“whether it is apparent that the controller or processor envisages offering services to data subjects in one or more Member States in the Union.”
Operation of a website and connected web shop offerings are the classic example. The mere fact that the website is accessible within the European Union is not sufficient to apply European data protection law. The operation must rather target the European market. In order to determine the European Union as target market, relevant factors are use of European Union languages and the option to pay in a currency of the European Union. For instance, if a data subject in the European Union were to book a trip to New York using the website of a US-based travel agency that offers English, French and Spanish language options and payment in Euro, European data protection law would apply.
2.2 Monitoring of data subjects – Art. 3(2)(b) GDPR
Art. 3(2)(b) GDPR further expands the territorial scope of the GDPR and thus of European data protection law, where the processing of personal data is related to monitoring behavior of natural persons within the European Union. This rule is technologically neutral. However, it is clear from Recital 24 that the legislator’s intention was making web tracking and profiling by non-European businesses subject to European data protection law.
“The processing of personal data of data subjects who are in the Union by a controller or processor not established in the Union should also be subject to this Regulation when it is related to the monitoring of the behaviour of such data subjects in so far as their behaviour takes place within the Union. In order to determine whether a processing activity can be considered to monitor the behaviour of data subjects, it should be ascertained whether natural persons are tracked on the internet including potential subsequent use of personal data processing techniques which consist of profiling a natural person, particularly in order to take decisions concerning her or him or for analysing or predicting her or his personal preferences, behaviours and attitudes.”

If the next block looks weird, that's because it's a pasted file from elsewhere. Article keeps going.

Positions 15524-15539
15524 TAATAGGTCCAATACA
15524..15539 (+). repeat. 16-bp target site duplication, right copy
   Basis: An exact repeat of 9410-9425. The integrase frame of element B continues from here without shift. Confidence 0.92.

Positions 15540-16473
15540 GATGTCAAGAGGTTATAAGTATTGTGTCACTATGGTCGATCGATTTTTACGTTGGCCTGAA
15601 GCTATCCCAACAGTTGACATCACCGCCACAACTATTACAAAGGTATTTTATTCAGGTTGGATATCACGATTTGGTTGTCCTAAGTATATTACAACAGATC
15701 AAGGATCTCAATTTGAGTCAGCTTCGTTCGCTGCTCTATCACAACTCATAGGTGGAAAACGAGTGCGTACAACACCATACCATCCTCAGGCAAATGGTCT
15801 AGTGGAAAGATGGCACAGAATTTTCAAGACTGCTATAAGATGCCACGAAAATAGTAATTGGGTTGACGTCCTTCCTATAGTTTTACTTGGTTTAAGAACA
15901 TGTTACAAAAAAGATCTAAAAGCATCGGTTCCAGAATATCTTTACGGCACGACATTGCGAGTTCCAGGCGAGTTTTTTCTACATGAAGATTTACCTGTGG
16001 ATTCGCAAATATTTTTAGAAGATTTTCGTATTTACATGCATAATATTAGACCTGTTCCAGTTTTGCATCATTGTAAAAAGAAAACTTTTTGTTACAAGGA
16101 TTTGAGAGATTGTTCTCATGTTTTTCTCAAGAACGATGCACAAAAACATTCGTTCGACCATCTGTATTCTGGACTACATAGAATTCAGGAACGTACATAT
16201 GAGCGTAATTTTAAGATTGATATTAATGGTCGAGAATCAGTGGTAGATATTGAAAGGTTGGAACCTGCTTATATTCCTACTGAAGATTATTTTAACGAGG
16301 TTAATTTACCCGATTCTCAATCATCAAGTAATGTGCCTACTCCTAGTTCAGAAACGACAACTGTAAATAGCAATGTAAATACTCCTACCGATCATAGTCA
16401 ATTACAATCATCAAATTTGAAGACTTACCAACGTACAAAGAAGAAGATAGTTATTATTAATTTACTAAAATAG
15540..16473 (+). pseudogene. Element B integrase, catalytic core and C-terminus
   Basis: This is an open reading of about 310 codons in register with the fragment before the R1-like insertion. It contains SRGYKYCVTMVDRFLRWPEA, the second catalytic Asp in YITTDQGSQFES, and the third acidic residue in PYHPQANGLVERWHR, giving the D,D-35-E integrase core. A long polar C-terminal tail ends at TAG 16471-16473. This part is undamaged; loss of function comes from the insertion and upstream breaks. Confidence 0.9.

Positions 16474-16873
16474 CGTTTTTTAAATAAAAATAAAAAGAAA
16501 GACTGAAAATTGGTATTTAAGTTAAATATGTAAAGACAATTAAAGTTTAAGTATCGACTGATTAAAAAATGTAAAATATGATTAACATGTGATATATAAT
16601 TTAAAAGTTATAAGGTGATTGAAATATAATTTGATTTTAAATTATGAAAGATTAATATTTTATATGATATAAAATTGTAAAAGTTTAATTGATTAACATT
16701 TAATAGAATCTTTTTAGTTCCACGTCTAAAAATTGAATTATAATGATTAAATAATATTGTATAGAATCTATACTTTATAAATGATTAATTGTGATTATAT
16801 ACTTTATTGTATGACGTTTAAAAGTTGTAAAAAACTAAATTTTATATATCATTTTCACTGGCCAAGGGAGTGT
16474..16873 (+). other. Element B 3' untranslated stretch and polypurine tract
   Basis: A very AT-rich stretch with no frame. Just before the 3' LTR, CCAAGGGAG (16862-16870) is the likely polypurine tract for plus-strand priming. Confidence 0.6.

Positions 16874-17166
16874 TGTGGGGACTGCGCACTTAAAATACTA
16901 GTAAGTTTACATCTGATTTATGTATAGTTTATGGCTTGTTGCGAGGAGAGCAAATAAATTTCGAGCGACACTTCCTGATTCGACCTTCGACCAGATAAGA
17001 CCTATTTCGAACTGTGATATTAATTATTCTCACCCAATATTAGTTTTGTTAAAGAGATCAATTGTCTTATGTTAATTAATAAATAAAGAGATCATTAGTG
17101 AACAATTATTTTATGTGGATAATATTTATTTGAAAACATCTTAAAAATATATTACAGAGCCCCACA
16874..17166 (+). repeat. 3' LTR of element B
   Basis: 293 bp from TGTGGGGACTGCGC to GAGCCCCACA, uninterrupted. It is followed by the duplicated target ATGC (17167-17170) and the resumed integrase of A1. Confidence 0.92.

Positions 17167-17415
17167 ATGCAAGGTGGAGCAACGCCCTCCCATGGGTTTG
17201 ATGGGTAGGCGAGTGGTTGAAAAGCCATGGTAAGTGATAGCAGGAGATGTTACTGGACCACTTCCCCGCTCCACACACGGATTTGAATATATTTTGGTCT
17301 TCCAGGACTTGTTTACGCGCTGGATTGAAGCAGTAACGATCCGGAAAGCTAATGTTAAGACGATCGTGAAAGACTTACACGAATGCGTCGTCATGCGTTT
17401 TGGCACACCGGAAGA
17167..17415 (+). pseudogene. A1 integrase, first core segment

Whether a website is targeting the European market or not is irrelevant according to the wording of Art. 3(2)(b) GDPR. Mere accessibility of a website from within the European Union could lead to apply European data protection law. Where a website is accessed by a data subject in the European Union and the website deploys cookies to analyze surfing behavior of the data subject, European data protection law would apply. In light of the rule in public international law to refrain from extraterritorial application of its national laws, the scope of Art. 3(2)(b) GDPR would need be restricted to websites that target European users. Whether or not this legal view will be accepted in literature and jurisprudence, however, remains to be seen.
3. Consequences and the lack of conflict-of-law solutions
Due to the wide territorial scope of Art. 3 GDPR, European data protection law applies to many non-European companies. These companies must at the same time have to follow their national (data protection) laws. This may result in conflicting obligations. For instance where US national security legislation imposes an obligation to provide specific personal data to the authorities, this provision of data may be considered a violation of European data protection law.
Conflicts between different jurisdictions regarding their application occur in many areas of law and must be resolved on a case-by-case basis in order to determine the applicable jurisdiction. In many areas there are extensive rules on such conflicts-of-law. So far, there is no coherent conflict-of-law regime for data protection; also GDPR does not offer any related guidance to find an applicable jurisdiction other than European data protection law. From the perspective of European data protection law, the rule thus stands: “EU Data Protection Law First.”
In case the national data protection law applying to the company in question comes to the same conclusion regarding its own applicability, it is a catch-22. While in individual cases an adequate legal or technical solution might be found and it may be possible to mitigate the conflict, in many cases the affected companies may be forced to decide for the violation of one jurisdiction’s requirements in order to comply with the other’s. The only solution to this dilemma is the development of an international conflict-of-law regime for data protection that is until today pending.
GDPR has widely expanded the territorial scope of European data protection law. Even businesses with little connection to the European Union can fall within the scope of European data protection law. For those companies, conflicts regarding the application of European and national (data protection) law may arise and may not always be resolved adequately. Until the creation of an international conflict-of-laws regime for data protection, it comes down to individual and creative solutions and eventually a trade of between compliance with one jurisdiction’s data protection laws to expense of another jurisdiction.